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→ Unsupervised Filter methods :-

The target variable is not considered for these methods. These methods are useful in removing the redundant/useless variables.

  • Missing values ratio :- The features that have several missing values, that is, if the ratio of missing values is more than a threshold, then such features do not convey any information and hence, may be dropped before model building. The threshold may be chosen depending on the data and the domain.
  • Low Variance :- The features that have a very small or negligible variance can be considered as constants. Without much variation, these features carry only little or no information. An appropriate threshold may be chosen, basis which, the low variance features can be dropped. Normalizing the values may be ideal, since the variance is dependent on the range of the features and is expected to be different for each feature.
  • High Correlation :- The features that have a high correlation (linear relationship) with each other typically convey similar information. Such features become redundant. For example, as age increases, job level increases, so does the salary. One or more of these features may be dropped.

→ Supervised Filter methods :-

The target variable is considered for these methods. These methods are useful in removing the irrelevant variables, by measuring the relationship between the independent features and the target variable.

Mutual Information is the amount of information obtained about the target variable, through the independent feature. The features with maximum mutual information are selected as important/relevant features.

The p-values could also be calculated for the independent features to determine their significance. Higher the p-value, lower is the significance. The least significant feature(s) may be dropped.

#2 — Wrapper methods :-

A subset of features are used to train a model. Basis the model performance on out-of-sample data, features are added or eliminated and subsequent models are built.

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The following are some of the wrapper methods that are popularly used.

  • Forward Selection :- An iterative process of model building which starts with one feature in the initial model. An additional feature that best improves the model is added before building the model again. This process continues until the addition of a new feature does not improve the model performance.
  • Backward Selection :- This is similar to the forward selection, except the initial model is built with all the features. The least significant feature is removed at every iterative step, until the model performance does not improve.
  • Recursive Feature Elimination :- This uses an external estimator, such as Linear Regression or Random Forest, depending on the type of supervised learning. Initial model is built with all the features. Basis the values of the coefficients or the feature importance, the least significant feature(s) are determined. The next model is built after removing the least significant feature(s). Only the best model from these is chosen. This best model is used for comparison with the model built in the consecutive step. Since, it looks at the best model, only for the given step, this algorithm is also called as a greedy optimization algorithm. The size of the feature subspace (the optimal number of features to be selected) is a hyperparameter that can be tuned to improve model performance. The number of features to be removed at each step is also a hyperparameter. By default, only the least significant feature is removed. This iterative process continues until the optimal number of features (hyperparameter) is reached.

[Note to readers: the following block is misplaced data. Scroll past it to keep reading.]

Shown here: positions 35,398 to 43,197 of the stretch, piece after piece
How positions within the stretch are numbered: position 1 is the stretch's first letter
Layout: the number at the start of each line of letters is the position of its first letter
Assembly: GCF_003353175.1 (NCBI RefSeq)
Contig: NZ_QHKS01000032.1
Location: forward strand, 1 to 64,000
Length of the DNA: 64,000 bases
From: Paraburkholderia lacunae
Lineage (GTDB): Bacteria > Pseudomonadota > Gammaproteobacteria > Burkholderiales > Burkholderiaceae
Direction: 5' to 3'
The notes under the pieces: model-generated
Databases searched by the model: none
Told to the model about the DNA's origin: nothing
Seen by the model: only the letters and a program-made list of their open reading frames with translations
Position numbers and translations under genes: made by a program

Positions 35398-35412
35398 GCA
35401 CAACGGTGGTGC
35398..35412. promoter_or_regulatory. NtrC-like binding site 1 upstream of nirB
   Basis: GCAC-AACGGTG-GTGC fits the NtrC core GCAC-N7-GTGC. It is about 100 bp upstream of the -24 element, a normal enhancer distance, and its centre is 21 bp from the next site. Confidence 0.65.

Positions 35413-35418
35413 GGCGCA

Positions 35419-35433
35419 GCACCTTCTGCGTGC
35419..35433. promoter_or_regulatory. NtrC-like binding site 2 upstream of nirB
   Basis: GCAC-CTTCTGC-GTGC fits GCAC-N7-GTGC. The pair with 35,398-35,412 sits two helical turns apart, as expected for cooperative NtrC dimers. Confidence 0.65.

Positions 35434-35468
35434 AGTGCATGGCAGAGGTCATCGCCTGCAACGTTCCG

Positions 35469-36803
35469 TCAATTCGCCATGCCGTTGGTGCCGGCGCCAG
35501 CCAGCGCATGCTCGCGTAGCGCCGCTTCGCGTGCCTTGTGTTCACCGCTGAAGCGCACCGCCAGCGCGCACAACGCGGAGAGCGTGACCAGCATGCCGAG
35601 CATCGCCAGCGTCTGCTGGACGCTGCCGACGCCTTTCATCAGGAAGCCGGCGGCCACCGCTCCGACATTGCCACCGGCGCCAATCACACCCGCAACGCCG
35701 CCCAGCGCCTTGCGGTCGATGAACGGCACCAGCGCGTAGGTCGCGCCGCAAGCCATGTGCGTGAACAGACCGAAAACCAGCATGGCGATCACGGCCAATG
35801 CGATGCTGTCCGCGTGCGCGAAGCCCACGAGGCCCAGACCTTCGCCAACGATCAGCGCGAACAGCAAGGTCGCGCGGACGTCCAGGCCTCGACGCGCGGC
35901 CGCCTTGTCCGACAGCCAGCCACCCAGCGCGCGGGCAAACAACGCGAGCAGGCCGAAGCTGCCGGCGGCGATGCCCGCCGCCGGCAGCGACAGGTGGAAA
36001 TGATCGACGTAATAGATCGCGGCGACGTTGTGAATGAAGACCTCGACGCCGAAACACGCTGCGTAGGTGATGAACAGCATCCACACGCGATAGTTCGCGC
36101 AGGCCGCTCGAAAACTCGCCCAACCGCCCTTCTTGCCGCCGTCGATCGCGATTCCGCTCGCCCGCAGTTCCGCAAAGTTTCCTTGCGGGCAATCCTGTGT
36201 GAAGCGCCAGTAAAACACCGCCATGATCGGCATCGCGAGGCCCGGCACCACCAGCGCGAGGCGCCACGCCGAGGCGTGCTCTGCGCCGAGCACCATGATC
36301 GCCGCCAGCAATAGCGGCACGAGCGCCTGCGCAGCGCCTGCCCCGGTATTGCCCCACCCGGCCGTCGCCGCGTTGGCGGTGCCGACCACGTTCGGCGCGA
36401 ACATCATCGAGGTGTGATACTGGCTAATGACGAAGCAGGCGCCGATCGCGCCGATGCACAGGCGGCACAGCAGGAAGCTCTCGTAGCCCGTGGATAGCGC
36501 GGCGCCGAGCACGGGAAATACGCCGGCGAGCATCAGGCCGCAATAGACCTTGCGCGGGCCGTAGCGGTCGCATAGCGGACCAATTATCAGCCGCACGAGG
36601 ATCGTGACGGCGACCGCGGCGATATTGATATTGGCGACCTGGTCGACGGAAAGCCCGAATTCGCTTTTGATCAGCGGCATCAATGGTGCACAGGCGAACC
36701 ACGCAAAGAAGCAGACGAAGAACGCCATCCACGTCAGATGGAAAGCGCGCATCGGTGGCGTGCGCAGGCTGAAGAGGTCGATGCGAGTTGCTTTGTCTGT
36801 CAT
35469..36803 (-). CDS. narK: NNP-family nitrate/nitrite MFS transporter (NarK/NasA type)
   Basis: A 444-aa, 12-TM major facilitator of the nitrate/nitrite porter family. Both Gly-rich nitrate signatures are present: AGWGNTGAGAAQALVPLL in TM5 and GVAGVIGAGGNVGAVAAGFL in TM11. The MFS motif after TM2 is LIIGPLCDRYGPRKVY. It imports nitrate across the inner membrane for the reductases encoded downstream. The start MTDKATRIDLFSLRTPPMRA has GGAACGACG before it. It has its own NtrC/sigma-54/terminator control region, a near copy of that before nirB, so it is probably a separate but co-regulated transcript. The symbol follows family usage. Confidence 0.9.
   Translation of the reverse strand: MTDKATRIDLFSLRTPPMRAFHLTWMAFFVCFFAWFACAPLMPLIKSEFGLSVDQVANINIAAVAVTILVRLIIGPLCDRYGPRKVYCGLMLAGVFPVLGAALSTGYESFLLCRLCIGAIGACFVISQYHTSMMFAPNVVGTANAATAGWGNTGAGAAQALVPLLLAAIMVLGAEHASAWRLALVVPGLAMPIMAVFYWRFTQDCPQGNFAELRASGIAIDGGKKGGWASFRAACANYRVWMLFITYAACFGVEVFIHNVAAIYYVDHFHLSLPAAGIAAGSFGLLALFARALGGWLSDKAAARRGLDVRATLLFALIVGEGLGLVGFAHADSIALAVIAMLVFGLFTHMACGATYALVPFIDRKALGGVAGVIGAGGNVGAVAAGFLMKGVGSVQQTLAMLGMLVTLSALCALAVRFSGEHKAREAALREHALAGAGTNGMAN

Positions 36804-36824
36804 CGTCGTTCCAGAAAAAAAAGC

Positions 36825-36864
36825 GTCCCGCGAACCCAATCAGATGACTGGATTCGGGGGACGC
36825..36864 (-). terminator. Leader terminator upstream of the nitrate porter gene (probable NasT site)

#3 — Embedded methods :-

These methods combine the qualities of filter and wrapper methods. When an insignificant feature is removed (in the wrapper methods), it primarily means that the co-efficient of that feature becomes zero. Instead of removing the features, the embedded methods keep the insignificant variables, however, adds a penalty to their coefficients, thereby reducing its importance.

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Ridge Regression (penalizes the sum of squared coefficients) and Lasso Regression (penalizes the sum of absolute value of coefficients) are popular examples of embedded methods.

Takeaways :-

Why do we need to reduce dimension (in a high dimensional dataset)?

Lesser (optimal) number of features will …

  1. Have lesser training time.
  2. Reduce model complexity and hence, more interpretability.
  3. Reduce the possibility of overfitting.
  4. Improve accuracy.

Well …

Less is more!